~ awake in this moment, at home in the world ~

Thanksgiving

July 1, 2019

To the couple who gave us your booth at Coney Island - 


Thank you for noticing us, standing in the doorway, hungry and spent. Thank you for offering us your booth, since it was just the two of you and you could easily slip over to the small table in the middle of the room. And thank you for sliding over anyway, even after we had refused.

You looked so happy and content, just the two of you, out for a coney and a coke on a Wednesday afternoon. You smiled at each other. You seemed to be best friends even after all these years. You reminded us that it is possible to grow old and not grow crotchety and resentful. And you showed us that even those who have been around for 80 years can still wear their countenance lightly and with an open sort of grace. I want to grow old like you.

I'm certain life has given you many reasons to feel downtrodden or depleted. Thank you for looking so happy and content, anyway. Thank you for not raising your voices or shaking your heads in disgust over what has become of the world. What is it about you both, I wonder, that inspires you still to shine?

All around it seems the world is amiss. Folks are outraged, polarized, depleted and run down. So many of us stand with fists in front of our chests, just itching for a fight.

And then in one serendipitous moment, we cross paths with you. Two elderly folks, in no hurry and apparently not so attached to a booth that they wouldn't gladly give it up to a couple of young kids and a mom looking for lunch. You, who smiled all the way to the bottom of your cokes. Both of you with those twinkling eyes just as bright as Santa's elves.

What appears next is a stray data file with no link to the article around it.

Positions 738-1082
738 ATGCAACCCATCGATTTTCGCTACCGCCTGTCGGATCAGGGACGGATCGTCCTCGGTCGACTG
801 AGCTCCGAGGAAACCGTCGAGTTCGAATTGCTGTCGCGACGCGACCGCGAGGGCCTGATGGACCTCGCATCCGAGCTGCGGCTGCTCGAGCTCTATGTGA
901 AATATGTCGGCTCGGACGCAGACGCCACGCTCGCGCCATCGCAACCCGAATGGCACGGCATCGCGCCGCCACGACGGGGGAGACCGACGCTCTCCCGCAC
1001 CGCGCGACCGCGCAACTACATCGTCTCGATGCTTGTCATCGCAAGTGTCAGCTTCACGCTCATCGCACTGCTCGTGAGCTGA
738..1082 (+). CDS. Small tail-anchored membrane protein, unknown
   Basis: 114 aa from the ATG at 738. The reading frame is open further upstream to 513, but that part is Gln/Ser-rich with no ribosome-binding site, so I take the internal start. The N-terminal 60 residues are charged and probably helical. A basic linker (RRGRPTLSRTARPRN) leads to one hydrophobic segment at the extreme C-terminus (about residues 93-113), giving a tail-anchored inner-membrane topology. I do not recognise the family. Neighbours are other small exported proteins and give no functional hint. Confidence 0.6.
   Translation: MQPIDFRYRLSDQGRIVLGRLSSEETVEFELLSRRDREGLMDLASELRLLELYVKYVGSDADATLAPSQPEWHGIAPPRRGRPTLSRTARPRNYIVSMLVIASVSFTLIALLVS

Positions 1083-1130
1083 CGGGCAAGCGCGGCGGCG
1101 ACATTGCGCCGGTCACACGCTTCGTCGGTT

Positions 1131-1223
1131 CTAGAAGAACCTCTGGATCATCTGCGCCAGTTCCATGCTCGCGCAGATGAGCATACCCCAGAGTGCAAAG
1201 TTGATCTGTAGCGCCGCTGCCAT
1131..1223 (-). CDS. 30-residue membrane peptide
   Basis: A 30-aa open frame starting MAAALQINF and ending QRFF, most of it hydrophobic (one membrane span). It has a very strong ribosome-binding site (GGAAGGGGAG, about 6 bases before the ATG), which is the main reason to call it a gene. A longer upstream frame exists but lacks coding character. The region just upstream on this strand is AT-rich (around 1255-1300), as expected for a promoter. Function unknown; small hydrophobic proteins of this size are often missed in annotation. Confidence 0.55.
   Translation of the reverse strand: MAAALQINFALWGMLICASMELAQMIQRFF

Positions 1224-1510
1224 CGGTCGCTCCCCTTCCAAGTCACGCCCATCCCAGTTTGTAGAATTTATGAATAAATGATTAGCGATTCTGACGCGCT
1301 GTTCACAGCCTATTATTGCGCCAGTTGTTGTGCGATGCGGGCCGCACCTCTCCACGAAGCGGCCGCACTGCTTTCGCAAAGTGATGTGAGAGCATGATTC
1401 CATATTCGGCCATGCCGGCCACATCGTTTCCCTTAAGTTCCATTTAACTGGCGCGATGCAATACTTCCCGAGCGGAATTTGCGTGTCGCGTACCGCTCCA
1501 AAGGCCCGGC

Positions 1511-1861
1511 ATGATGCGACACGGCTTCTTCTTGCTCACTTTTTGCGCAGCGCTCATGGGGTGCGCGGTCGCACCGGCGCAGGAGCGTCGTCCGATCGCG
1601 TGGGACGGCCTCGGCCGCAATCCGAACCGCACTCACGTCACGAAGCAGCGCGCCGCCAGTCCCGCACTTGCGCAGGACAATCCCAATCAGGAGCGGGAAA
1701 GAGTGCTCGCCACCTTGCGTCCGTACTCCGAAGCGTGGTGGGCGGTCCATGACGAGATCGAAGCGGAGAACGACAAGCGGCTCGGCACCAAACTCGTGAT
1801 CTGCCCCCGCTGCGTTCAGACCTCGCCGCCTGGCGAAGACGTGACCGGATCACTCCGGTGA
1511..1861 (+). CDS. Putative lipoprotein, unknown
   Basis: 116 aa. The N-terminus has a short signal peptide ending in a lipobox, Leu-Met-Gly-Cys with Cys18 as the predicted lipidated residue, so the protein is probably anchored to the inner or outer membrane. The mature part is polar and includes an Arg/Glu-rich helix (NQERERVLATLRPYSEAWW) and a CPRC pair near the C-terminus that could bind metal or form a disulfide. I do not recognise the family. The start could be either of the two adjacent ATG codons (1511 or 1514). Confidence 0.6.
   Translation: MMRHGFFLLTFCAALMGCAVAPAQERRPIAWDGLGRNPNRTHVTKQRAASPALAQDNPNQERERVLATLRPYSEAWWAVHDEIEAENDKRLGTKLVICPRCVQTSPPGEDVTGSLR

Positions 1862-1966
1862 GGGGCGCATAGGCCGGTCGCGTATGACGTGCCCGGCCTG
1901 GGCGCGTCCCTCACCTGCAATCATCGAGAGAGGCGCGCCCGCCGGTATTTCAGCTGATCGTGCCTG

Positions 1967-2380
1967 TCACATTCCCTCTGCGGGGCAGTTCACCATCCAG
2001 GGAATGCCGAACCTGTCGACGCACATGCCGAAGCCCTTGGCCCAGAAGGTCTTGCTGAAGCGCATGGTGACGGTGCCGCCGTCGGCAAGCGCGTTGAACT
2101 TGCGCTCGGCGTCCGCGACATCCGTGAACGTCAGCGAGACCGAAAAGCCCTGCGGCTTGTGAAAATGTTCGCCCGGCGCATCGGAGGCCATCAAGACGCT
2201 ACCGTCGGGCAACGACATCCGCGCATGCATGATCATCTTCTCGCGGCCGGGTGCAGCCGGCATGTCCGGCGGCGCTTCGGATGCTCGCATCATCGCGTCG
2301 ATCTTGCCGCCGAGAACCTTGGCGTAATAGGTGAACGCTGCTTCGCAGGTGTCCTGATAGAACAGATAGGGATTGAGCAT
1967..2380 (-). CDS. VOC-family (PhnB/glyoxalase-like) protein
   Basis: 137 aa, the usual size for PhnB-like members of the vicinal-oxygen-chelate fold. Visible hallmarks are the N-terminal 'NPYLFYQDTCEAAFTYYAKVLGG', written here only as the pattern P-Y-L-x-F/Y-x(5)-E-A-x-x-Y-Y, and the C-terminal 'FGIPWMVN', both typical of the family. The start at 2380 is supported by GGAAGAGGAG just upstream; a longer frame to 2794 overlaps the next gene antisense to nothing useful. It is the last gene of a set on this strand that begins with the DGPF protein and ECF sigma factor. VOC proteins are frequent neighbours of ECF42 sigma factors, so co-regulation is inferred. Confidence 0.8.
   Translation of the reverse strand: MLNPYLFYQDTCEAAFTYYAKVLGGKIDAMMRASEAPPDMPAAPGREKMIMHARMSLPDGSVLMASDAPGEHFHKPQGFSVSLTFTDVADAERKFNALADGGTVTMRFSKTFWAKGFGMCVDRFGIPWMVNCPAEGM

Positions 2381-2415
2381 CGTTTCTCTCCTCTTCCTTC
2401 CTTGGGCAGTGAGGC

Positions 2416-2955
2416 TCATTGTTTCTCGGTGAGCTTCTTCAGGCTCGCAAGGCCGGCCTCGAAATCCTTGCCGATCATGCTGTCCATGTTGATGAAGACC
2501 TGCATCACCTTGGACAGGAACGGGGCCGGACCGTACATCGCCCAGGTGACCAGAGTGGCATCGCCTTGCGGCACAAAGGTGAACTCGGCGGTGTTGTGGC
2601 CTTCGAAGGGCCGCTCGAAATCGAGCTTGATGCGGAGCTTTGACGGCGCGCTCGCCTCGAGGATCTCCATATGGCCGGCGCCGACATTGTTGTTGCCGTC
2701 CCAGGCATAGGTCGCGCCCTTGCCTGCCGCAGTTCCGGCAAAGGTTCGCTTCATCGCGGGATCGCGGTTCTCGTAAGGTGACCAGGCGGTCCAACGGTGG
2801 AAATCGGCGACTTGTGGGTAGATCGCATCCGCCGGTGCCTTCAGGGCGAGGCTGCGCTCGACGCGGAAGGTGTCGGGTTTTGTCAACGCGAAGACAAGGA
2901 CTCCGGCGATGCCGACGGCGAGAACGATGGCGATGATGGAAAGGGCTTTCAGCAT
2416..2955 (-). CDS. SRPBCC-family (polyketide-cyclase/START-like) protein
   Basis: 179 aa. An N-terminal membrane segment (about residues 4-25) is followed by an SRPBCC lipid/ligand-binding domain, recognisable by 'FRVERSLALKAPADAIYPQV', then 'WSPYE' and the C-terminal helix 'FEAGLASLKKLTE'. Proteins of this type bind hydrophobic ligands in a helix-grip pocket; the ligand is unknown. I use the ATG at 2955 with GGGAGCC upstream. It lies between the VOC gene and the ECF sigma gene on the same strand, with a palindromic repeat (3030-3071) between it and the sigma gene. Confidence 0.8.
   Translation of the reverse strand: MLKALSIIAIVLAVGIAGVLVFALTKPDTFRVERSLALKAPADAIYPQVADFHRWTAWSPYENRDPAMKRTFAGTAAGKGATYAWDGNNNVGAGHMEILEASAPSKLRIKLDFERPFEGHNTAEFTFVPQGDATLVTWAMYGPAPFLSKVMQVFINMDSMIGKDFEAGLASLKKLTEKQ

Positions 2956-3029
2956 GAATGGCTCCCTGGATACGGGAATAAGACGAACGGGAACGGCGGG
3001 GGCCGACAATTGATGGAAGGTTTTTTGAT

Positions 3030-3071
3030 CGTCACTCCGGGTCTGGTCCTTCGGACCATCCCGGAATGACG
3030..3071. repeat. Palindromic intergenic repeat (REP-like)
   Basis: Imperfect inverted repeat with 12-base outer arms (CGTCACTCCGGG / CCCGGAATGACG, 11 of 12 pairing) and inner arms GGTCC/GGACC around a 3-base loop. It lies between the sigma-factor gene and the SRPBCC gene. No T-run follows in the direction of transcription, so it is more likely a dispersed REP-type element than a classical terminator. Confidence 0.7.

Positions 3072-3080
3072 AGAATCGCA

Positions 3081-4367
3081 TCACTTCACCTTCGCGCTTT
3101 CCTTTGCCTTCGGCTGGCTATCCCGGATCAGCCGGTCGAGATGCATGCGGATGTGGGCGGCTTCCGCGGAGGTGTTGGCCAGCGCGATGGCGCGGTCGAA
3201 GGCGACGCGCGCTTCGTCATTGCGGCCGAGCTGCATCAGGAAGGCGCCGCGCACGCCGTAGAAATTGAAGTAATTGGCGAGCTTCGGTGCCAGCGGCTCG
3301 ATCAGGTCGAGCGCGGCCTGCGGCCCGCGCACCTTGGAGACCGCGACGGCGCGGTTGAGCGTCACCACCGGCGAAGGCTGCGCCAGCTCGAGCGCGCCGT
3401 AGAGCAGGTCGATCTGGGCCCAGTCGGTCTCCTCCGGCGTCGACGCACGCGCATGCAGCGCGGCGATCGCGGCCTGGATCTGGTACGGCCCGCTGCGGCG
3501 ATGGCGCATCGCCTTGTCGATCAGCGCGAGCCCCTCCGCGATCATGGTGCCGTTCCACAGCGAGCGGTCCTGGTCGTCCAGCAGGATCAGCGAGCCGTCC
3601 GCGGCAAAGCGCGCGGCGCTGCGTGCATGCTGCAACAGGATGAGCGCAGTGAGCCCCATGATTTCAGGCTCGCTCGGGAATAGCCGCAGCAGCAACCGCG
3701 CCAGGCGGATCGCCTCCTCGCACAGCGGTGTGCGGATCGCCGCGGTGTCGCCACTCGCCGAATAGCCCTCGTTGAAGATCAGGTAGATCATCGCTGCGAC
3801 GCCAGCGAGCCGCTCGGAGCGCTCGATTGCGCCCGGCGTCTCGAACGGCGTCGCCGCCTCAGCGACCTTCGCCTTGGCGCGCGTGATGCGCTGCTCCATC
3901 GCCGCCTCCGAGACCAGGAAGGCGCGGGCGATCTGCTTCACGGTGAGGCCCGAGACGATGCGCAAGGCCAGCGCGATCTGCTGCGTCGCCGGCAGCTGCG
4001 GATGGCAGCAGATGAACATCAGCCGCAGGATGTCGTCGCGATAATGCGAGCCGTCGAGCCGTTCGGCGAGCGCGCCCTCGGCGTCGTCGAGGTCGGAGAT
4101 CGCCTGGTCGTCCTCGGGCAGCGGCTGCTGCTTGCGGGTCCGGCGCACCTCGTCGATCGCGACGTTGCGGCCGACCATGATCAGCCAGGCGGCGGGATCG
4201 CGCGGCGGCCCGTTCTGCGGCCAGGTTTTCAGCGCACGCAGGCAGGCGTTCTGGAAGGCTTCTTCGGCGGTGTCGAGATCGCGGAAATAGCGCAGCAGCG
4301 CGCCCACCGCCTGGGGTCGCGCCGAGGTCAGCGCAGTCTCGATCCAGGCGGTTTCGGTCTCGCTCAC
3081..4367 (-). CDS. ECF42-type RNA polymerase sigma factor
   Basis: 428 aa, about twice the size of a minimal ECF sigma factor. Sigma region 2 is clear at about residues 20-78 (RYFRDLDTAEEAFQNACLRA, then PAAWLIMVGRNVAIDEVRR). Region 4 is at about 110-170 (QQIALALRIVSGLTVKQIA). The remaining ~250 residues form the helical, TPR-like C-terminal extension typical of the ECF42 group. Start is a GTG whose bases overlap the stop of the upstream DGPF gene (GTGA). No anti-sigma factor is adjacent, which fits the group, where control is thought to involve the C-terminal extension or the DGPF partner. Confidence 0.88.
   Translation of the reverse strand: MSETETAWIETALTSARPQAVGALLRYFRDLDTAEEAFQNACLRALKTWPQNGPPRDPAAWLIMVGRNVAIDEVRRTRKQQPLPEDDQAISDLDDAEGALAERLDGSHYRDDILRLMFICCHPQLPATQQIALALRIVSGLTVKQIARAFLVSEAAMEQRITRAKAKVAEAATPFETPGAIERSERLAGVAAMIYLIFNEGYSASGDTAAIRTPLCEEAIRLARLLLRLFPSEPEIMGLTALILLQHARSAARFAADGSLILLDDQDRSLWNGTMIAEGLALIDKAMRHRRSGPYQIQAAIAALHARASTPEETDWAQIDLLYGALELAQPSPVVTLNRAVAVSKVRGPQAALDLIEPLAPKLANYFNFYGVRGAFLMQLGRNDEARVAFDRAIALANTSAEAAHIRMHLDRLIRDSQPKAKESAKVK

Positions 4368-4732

We talked about you all lunch. We talked about how forces of light in the world. About how kindness counts. About random acts of kindness, and how easy it is to lift someone else's day, to lighten the load of others, to surprise the world with generosity and care.

We hatched a plan. We asked our server to fetch your bill and to hand it over to us. She sidled over to your table, slipped the receipt into her hands, and almost got away. But you were too sharp, too clear-eyed, and you noticed. You deferred. You laughed. One of you said, "Well, dear, in that case, let's have dessert."

Thank you so very much for letting us keep your tab, for not muscling the receipt out of our hands in some sort of self-reliant machismo. Thank you for accepting our gesture with tenderness and grace. You taught us all an important lesson about the gift of not just receiving, but of offering, too.

We waved when you left, all five of us happier than when we walked in. I don't know about you, but our day was transformed. We learned something vital about how to quietly brush away the darkness with nothing more than goodwill and a tender heart. Through a single and secret exchange, we had become fast friends. We received your generous light with thanksgiving and we vowed to pass it on.

We watched you amble past the plate-glass window one and climb into your car. Both of you looked up, smiled and waved one last time. Thank you.

  ๑